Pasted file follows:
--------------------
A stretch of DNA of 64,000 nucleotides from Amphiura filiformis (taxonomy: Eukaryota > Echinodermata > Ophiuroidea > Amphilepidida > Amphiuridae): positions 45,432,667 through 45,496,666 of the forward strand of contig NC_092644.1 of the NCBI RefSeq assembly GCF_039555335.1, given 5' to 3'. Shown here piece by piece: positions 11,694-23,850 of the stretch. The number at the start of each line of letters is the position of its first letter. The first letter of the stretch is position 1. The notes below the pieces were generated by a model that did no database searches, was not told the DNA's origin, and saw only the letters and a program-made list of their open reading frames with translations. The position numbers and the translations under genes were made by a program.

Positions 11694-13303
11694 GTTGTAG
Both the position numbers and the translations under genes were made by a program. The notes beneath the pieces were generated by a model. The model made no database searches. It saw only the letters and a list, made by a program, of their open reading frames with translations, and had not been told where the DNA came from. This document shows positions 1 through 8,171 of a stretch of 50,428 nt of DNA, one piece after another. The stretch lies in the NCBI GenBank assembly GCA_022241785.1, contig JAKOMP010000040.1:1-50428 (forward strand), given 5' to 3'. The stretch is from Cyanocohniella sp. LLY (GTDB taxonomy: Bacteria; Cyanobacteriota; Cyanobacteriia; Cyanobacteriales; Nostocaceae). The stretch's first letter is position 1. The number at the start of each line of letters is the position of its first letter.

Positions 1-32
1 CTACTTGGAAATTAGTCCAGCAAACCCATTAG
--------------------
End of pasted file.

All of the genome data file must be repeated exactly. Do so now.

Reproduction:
A stretch of DNA of 64,000 nucleotides from Amphiura filiformis (taxonomy: Eukaryota > Echinodermata > Ophiuroidea > Amphilepidida > Amphiuridae): positions 45,432,667 through 45,496,666 of the forward strand of contig NC_092644.1 of the NCBI RefSeq assembly GCF_039555335.1, given 5' to 3'. Shown here piece by piece: positions 11,694-23,850 of the stretch. The number at the start of each line of letters is the position of its first letter. The first letter of the stretch is position 1. The notes below the pieces were generated by a model that did no database searches, was not told the DNA's origin, and saw only the letters and a program-made list of their open reading frames with translations. The position numbers and the translations under genes were made by a program.

Positions 11694-13303
11694 GTTGTAG
Both the position numbers and the translations under genes were made by a program. The notes beneath the pieces were generated by a model. The model made no database searches. It saw only the letters and a list, made by a program, of their open reading frames with translations, and had not been told where the DNA came from. This document shows positions 1 through 8,171 of a stretch of 50,428 nt of DNA, one piece after another. The stretch lies in the NCBI GenBank assembly GCA_022241785.1, contig JAKOMP010000040.1:1-50428 (forward strand), given 5' to 3'. The stretch is from Cyanocohniella sp. LLY (GTDB taxonomy: Bacteria; Cyanobacteriota; Cyanobacteriia; Cyanobacteriales; Nostocaceae). The stretch's first letter is position 1. The number at the start of each line of letters is the position of its first letter.

Positions 1-32
1 CTACTTGGAAATTAGTCCAGCAAACCCATTAG